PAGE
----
American scientists discover a new catalyst for hydrogen production from seawater

Nov 22, 2019 02:24 PM ET
  • The research group from the University of Houston has found a novel catalyst which is likely to help effectively split hydrogen from seawater. This innovation is supposed to considerably advance the seawater electrolysis development for commercial hydrogen production.
American scientists discover a new catalyst for hydrogen production from seawater
Image: Siemens

A scientific team at UH has discovered a whole new catalyst, which can decrease the amount of voltage needed for water electrolysis, which is supposed to solve a lot of existing problems with hydrogen production from seawater. 

Fresh water splitting has proven to be highly efficient, so the solution is commercially applied today. This is predicted to accelerate general shift toward green power.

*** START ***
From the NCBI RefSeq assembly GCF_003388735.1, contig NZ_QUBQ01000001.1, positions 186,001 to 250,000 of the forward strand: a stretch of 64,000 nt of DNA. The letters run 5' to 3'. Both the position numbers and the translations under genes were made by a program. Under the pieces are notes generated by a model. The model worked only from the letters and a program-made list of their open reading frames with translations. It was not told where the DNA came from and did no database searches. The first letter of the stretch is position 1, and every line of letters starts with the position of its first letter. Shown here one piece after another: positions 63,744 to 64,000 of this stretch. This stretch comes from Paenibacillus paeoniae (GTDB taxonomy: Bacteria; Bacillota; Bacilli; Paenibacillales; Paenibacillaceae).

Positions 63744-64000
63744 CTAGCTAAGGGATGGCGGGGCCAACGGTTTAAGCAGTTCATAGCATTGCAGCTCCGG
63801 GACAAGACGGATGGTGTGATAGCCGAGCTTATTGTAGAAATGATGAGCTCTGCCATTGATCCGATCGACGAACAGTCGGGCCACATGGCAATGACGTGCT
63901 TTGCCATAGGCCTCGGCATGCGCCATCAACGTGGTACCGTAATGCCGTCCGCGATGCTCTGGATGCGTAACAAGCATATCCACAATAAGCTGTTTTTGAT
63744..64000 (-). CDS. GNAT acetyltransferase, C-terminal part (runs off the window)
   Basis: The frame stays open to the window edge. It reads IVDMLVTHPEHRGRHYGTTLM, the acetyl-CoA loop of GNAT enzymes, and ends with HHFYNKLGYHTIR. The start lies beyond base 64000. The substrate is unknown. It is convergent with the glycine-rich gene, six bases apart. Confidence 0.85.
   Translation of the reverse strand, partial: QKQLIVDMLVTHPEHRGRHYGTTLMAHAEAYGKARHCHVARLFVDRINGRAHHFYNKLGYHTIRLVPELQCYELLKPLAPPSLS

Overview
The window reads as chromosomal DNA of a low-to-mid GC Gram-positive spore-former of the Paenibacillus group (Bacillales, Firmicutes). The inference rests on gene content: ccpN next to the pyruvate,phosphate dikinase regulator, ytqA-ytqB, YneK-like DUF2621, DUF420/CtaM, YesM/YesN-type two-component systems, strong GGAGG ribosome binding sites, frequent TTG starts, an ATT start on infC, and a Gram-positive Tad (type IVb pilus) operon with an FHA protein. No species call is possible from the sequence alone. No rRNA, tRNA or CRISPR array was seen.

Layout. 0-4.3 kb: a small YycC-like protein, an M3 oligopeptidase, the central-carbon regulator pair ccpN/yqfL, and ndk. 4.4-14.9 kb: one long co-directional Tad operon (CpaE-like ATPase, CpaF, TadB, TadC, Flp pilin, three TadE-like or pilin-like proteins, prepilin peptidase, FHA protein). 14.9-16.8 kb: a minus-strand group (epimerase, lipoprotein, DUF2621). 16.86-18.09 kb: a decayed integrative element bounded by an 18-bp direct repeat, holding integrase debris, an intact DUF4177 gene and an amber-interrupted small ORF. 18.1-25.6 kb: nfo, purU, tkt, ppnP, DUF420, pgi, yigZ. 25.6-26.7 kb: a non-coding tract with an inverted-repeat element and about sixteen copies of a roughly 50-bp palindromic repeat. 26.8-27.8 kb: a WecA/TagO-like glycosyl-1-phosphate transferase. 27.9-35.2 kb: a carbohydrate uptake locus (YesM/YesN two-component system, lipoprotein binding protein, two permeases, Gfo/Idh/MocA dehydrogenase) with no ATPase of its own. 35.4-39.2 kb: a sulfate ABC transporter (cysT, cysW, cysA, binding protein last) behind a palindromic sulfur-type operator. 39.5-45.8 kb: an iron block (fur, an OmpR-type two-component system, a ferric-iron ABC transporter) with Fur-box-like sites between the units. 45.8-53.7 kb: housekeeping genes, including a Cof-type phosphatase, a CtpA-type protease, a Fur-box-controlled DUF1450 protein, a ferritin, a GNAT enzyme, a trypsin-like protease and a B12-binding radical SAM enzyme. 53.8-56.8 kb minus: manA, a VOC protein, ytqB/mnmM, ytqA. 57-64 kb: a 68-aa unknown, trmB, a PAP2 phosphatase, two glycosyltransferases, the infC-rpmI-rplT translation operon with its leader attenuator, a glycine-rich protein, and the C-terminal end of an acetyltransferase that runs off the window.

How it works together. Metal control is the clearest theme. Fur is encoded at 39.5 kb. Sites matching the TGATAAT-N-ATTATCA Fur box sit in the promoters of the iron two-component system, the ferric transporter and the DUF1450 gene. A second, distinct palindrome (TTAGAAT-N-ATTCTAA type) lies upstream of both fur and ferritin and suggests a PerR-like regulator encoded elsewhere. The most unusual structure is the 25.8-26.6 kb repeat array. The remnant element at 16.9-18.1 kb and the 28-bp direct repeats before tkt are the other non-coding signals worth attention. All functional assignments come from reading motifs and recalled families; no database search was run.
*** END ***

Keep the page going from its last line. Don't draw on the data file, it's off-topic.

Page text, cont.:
About 96 per cent of the global water resources are represented by seawater, in which case it is a much more complicated task to control the process. Catalysts used for splitting hydrogen from seawater are also likely to split other elements present in seawater. Such particles tend to accumulate on the catalyst, which can decrease its performance and lead to electrode damage.

An earlier research by university of Stanford concluded that the anode’s negatively charged layer was able to provide efficient anti-chloride protection of the core materials. The scientists from Houston have proposed a different technique and found a catalyst that could provide higher current density at lower voltage. 

The researchers claim the voltage is essential because the value required for hydrogen production is 1.23 Volt, and chlorines require a voltage of no less than 1.73 Volt. This means for industrial production the voltage must range between the above values. 

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